We introduce in this issue the start of Gallery Owners and Collectors Comments which should interest a lot of readers to hear different points of view from around the country.
To read the current issue online, plus subscription and advertising information, visit: www.arabelladesign.com
A little more about ARABELLA magazine:
ARABELLA’s mission is to produce the most exquisite Canadian Art, Architecture & Design magazine edited for those with a passion for transforming the ordinary into the extraordinary and living life well. A truly unique Canadian magazine created for people who aspire, are achieving, or have already accomplished a luxury style of life reflecting what it means to be Canadian.
Each issue presents original, in-depth editorial on the best of Canadian contemporary and historical fine art; galleries to visit; artists to collect; architecture and living spaces; unique stores to visit; business and personal life style profiles, landscaping and interior design; luxury properties for sale; unique travel destinations; and food and wine to savour.
ARABELLA is dedicated to supporting and promoting creative talent and related businesses through specialty print and digital media publishing, special events/destination marketing, and professional development programs. We believe in the power of arts and culture in building stronger communities, national identity and economic development.
ARABELLA, our major quarterly magazine publication, is now in its ninth year and is distributed across Canada (Chapters & Indigo, Coles and Smith Books) and the US (Barnes & Noble, Books a Million) and has a global digital circulation on all major platforms. With each quarterly issue we reach 350,000+ readers.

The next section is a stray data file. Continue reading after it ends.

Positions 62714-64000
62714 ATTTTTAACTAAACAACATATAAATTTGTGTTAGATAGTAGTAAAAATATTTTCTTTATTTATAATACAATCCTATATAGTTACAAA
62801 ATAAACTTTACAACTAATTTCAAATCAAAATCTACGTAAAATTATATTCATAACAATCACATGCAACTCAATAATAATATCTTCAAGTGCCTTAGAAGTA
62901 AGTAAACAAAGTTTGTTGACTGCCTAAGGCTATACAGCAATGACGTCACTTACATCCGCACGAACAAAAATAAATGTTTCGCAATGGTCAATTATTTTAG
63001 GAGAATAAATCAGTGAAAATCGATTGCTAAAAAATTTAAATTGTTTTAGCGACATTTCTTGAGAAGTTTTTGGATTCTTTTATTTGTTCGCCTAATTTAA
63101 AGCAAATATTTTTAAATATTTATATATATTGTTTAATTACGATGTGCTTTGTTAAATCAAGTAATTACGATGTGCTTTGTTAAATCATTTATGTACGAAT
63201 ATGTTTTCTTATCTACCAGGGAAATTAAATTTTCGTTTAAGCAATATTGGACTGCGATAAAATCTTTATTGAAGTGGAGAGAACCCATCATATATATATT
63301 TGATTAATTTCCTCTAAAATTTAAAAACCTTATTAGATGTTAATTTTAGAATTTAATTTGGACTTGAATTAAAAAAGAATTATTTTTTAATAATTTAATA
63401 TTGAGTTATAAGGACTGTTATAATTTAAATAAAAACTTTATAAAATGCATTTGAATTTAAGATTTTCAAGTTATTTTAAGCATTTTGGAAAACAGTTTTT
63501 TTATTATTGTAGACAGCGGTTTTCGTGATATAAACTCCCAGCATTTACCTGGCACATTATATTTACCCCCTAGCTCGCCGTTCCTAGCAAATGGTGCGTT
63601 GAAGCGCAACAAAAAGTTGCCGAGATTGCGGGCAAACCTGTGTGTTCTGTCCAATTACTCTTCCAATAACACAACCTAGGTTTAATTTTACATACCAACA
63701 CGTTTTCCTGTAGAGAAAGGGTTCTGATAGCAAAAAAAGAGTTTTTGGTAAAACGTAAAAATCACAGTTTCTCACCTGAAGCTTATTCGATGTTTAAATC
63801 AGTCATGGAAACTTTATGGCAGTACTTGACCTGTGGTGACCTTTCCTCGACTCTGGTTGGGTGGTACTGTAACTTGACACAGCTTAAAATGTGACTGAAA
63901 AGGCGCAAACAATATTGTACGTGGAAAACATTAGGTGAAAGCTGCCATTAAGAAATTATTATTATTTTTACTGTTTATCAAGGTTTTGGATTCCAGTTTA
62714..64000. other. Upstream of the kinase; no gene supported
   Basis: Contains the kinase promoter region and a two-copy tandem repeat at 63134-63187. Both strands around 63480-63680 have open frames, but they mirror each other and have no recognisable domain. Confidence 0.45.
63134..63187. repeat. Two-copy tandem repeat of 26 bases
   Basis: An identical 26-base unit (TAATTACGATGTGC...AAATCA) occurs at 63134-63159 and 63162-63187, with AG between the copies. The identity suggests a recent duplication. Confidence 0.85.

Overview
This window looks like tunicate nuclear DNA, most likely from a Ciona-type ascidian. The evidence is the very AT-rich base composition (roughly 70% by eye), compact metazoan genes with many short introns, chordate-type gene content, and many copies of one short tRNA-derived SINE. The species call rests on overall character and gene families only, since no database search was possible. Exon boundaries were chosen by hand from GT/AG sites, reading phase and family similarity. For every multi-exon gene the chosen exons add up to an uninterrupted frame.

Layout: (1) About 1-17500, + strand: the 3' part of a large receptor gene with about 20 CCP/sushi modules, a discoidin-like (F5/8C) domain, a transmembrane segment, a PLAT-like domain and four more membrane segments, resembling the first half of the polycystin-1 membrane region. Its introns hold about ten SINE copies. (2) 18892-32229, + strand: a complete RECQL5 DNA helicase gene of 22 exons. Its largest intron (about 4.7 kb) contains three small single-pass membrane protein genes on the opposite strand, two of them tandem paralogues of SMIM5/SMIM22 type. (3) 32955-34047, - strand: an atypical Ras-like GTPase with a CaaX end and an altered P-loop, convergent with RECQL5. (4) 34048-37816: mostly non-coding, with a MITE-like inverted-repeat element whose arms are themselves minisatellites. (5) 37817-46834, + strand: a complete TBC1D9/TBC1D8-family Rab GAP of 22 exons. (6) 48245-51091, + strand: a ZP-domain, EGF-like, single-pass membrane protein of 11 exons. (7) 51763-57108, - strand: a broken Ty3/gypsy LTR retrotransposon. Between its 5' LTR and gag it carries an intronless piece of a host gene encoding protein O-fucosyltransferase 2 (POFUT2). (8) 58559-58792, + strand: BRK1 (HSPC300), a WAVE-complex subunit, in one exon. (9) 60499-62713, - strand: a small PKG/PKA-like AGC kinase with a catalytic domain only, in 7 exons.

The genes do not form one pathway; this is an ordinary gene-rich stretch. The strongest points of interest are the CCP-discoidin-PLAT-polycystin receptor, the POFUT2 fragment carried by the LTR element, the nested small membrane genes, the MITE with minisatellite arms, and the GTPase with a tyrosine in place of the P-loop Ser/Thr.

ARABELLA’s print and digital publications play a critical role in presenting Canadian creative talent to the widest possible audience while providing in-depth, visually compelling insight into the best of art, residential architecture, landscaping, interior design and luxury lifestyle products and services.
ARABELLA’s vision is to go beyond the boundaries of conventional publications and produce the most exquisite Canadian Art, Architecture & Design magazine for consumers who aspire, are achieving, or have already accomplished a luxury life style and have a passion for transforming the ordinary into the extraordinary and living life well. It’s about beauty in all its forms and providing readers with an unforgettable reading experience!
With layout and design features unlike any other North American print or digital magazine, each issue (which is more like a book) provides visually compelling, in-depth information and insight on the best of art, residential architecture, landscaping, interior design and luxury lifestyle products and services from the traditional to the contemporary, from the local to the internationally inspired.